By the eighteenth century, we find an explosion of new ideas. Graph theory is born in the wake of Euler’s work on the Königsberg bridge problem and his formulation of the polyhedron formula \(F+V=E+2\), relating the number of vertices \(V\), edges \(E\), and faces \(F\) of a (convex and simply connected) polyhedron. The subject received a further boost in the nineteenth century, first, when chemists drew attention to problems of isomer enumeration, leading to the theory of trees and their enumeration; and then in the aftermath of De Morgan’s communication to Hamilton of the now-famous four color problem. Graph coloring and graph factorization problems, largely investigated in the twentieth century, are now fundamental elements of a broad literature that grew out of this playing around with dots and lines.

George Andrews gives a précis of the remarkable story of integer partition theory, in which the marvelous Srinivasa Ramanujan is only the most interesting of many actors; Andrews also marks the vital contributions of J. J. Sylvester, Percy MacMahon, and L. J. Rogers. And an endless fascination with the magical properties of latin squares down through history becomes formalized and finds important applications in geometry in the search for finite projective planes, and in the experimental sciences in seminal work on block designs by the statistician R. A. Fisher in his *Design of Experiments* (1935).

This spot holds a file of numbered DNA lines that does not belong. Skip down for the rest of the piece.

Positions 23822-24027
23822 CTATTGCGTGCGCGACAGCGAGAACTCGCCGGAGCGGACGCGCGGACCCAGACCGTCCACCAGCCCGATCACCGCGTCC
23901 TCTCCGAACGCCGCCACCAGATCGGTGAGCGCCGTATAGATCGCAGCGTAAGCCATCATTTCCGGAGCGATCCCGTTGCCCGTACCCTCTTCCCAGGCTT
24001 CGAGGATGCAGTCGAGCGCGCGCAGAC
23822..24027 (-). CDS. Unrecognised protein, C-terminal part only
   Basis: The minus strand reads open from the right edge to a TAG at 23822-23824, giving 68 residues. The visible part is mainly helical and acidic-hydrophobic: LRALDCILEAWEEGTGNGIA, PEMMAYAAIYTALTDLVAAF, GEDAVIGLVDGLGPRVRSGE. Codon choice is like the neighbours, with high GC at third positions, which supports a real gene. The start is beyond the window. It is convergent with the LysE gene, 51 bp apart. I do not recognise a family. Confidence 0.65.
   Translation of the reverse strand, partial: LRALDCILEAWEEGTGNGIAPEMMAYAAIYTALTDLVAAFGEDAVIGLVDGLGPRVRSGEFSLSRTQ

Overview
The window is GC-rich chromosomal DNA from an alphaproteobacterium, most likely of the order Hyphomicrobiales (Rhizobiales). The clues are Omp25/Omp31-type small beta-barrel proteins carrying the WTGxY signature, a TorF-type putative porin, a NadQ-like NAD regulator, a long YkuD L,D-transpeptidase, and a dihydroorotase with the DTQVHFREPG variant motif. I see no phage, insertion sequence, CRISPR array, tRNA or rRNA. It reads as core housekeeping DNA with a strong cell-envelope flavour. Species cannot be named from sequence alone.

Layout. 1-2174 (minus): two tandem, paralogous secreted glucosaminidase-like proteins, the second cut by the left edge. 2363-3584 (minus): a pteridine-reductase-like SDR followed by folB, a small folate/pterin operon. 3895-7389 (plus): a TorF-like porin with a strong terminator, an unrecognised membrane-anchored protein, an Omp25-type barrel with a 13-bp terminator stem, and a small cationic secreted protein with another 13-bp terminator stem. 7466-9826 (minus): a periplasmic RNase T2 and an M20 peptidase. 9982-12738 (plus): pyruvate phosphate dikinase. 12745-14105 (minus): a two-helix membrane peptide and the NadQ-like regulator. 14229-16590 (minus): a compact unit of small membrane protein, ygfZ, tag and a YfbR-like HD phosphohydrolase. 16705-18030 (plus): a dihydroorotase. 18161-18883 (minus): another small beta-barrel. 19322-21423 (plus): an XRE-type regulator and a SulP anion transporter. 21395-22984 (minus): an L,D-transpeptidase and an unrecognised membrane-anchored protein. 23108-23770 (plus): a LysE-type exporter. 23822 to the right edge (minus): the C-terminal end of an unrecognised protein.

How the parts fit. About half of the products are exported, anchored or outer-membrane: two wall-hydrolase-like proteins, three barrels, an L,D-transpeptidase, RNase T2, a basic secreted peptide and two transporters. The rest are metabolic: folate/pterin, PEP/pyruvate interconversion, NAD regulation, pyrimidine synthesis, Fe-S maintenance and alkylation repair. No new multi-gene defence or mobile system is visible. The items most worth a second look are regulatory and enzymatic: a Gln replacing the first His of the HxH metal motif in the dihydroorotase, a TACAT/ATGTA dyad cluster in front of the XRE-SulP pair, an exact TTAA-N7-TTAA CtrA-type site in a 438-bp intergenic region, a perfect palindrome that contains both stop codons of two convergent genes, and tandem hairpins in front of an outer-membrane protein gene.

Another trajectory towards modern combinatorics traces an evolution from patterns noticed centuries ago in algebraic binomial expansions, formulated succinctly in nineteenth century “combinatorial analysis”, and the powerful techniques of generating functions pioneered by Euler, which were greatly expanded in the cycle index methods of J. Howard Redfield and George Pölya in the 1920s and 1930s. The deep insights of Frank Ramsey, Paul Erdős, George Szekeres, and Marshall Hall augmented the mathematical tools that emerged in the twentieth century from the use of the humble pigeonhole principle; these have been used to study a great variety of fiendishly hard (in fact, NP-hard!) combinatorial optimization problems.